Trailblazers & Traditionalists pulses with life
Years ago, in the parking lot of the Haywood County Public Library, I met a man in his late 20s who worked at the Champion Paper Mill. As we talked about what we did for a living — I was in debt to my eyeballs running a bed-and-breakfast and a bookstore — the man told me that when he was 18 his uncle had helped him buy a house in South Carolina and that he now owned 10 other houses, which he rented out. Fascinated by the history of the West, he made an annual trek every summer to places like Texas and the Dakotas to study first hand what he had read about in books. On his latest expedition he had traveled to the Little Bighorn Battlefield in Montana.
Here was a guy who was a product of the mountains, someone others might regard as backwoods, a redneck who probably spent his evenings swilling Budweiser and listening to country music.
I left our conversation in awe of him, reminded once more of two basic truths: appearances are deceptive, and everyone has a story.
In Trailblazers & Traditionalists: Modern-Day Smoky Mountain People (Smoky Mountain News, 2019, 177 pages), Holly Kays relates the stories of dozens of such people. Here we meet a man who has made over 9,000 flies for catching fish, a botanist in his 80s who has never lost his wonder and zest for our mountain trees and plants, a mother who has hiked the Appalachian Trail, the Mountains-To-Sea State Trail and a “seemingly endless list of other treks scattered across six continents.”
Trailblazers & Traditionalists opens with “The Smile in Snowbird” in which we learn about 80-year-old Ella Bird, mother of 10 whom her fellow Cherokee chose to honor with a title rarely bestowed: “Beloved Woman.” Ella’s first language is Cherokee, which she learned growing up in a tiny, remote community near Robbinsville. In 2017, she received an honorary doctorate from the University of North Carolina-Asheville.
Ella received both these honors not for great deeds but for her character and her virtue. When Ella wonders why she was chosen as a Beloved Woman, Trey Adcock, director of UNCA’s American Indian and Indigenous Studies program, replies that Ella deserved that title because she is “the spirit of service to the community and caring and being a mother and a role model and doing all that without needing the congratulations and the publicity of that.”
In “The Carnivorous Plant Guy,” Kays — who is a staff writer for The Smoky Mountain News — introduces us to Darwin Thomas, who works as an HVAC technician at Western Carolina University, but whose claim to fame is his collection of carnivorous plants. The self-taught Thomas has collected some 50 books about plants like the Venus flytrap and pitcher plants, is a member of the International Carnivorous Plant Society, and now owns three greenhouses filled with bug-eating plants, which he sells at various garden festivals around Western North Carolina.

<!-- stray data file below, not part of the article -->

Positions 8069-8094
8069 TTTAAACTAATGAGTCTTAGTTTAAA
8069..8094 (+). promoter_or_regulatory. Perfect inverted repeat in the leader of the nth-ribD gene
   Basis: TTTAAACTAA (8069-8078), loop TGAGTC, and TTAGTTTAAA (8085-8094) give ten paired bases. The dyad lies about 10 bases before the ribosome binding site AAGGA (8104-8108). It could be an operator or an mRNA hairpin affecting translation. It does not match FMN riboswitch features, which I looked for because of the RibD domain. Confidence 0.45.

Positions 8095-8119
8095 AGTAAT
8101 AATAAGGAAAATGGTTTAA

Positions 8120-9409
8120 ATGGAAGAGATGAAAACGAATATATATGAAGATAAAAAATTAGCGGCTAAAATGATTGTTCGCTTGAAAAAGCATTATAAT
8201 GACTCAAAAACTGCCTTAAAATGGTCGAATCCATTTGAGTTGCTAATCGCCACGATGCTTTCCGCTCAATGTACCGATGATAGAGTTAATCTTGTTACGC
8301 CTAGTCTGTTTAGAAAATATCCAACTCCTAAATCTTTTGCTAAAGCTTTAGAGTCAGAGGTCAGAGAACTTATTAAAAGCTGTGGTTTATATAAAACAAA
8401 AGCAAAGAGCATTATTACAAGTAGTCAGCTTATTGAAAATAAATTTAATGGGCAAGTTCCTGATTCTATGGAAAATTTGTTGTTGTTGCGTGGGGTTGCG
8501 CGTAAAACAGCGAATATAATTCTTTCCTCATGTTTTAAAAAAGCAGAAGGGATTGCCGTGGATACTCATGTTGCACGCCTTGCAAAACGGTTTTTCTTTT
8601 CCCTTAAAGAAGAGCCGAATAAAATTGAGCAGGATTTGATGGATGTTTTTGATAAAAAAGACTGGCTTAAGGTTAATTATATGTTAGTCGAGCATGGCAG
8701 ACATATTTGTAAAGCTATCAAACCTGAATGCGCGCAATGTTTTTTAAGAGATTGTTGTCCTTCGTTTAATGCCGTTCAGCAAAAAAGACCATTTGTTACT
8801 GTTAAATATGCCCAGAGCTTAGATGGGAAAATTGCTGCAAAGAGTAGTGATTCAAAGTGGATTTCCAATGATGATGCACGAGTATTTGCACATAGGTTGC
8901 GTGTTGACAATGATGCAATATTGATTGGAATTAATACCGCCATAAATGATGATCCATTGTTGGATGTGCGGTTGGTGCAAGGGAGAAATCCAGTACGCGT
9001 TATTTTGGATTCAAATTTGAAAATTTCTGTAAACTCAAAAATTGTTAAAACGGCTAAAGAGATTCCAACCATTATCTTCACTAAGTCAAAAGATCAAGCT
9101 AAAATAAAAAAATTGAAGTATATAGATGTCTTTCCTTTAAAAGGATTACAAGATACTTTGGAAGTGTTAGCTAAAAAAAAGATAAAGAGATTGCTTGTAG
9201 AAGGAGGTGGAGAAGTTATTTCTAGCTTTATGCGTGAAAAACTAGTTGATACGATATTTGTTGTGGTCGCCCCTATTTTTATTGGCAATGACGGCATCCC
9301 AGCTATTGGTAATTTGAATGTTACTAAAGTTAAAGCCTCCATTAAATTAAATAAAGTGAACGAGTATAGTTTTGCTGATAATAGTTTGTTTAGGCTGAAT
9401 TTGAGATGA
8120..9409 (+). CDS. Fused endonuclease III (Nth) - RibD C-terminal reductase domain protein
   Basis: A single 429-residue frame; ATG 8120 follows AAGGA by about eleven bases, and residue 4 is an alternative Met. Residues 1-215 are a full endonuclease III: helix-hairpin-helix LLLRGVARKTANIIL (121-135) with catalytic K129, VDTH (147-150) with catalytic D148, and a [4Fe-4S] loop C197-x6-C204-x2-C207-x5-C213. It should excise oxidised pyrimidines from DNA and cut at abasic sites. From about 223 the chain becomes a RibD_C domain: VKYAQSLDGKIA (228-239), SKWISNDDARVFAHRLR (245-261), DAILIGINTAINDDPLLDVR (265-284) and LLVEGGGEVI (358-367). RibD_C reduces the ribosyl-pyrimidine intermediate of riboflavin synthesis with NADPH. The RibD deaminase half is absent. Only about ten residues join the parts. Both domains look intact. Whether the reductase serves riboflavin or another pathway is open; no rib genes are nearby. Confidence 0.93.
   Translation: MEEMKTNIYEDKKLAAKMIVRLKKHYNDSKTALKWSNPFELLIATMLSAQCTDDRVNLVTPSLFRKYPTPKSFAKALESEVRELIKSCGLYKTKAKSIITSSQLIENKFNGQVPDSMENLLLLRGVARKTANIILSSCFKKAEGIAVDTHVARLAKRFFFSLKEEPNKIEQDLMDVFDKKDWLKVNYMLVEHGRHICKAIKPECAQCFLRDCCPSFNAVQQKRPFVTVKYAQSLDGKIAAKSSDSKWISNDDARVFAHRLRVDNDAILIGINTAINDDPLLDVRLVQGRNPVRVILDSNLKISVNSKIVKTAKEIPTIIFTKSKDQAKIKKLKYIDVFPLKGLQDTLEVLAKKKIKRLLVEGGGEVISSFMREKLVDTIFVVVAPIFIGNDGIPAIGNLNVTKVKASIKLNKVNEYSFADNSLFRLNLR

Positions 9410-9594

Forty-six-year-old Kenny Capps of Black Mountain, “The Endurance Runner,” found himself stricken in 2015 with multiple myeloma, a rare blood cancer. An ultra-marathoner, Capps was forced to give up running until a bone marrow transplant restored his strength. He began competing again in long-distance races, but wanted to do more to help others with this disease. He founded an organization, Throwing Bones, and began a fundraiser by running the Mountains-To-Sea Trail. That adventure raised $68,000 from sponsors and donors, money that will help others with blood cancer pay their medical bills and expenses accrued when traveling long distances to centers that treat the disease.
George and Elizabeth Ellison, “The Chroniclers of Lower Lands Creek,” will be familiar to regular readers of The Smoky Mountain News by way of George’s column “Back Then.” Over many years, George has carved out a niche as a nature writer and historian of these mountains while Elizabeth has won a reputation for her paintings. The most fascinating part of their story, at least for me, was the description of the house in which they live. It’s small, surrounded by an enormous porch, and was purchased by the Ellisons when Fontana Village was getting rid of some of the houses built for workers when the dam was under construction. For years, the Ellisons lived here without electricity or running water.
The woods and the winding creek on this property have more than influenced the work of George and Elizabeth; these lie at the very heart of their work. As Kays writes,
The way the light moves over the days and the seasons, the birds that parade past the kitchen window, the ever-present feeling that today could be the day that something amazing steps out of the woods — it inspires George and Elizabeth alike.
In addition to such mini-biographies, Trailblazers & Traditionalists also includes photographs of Kays’ subjects as well as a helpful regional map.
If we look at the people around us, we realize that each of them is a walking, breathing book, a story waiting for a listener. Holly Kays clearly understands this concept. At the end of her “Prologue” she writes,
The point is, these stories are about the lives of people who call the Smoky Mountains home, but they’re also about a point in time in those lives, a portrait captured at a particular moment in that now-rising, now-falling arc that we call life. I like to think of those arcs layering themselves on top of each other, a montage of beginnings and endings and pinnacles creating a landscape as dynamic as the mountains themselves.
And pulsing with life.
If we look at the people around us, we realize that each of them is a walking, breathing book, a narrative awaiting a listener. In Trailblazers & Traditionalists, Holly Kays has given us a library of these stories.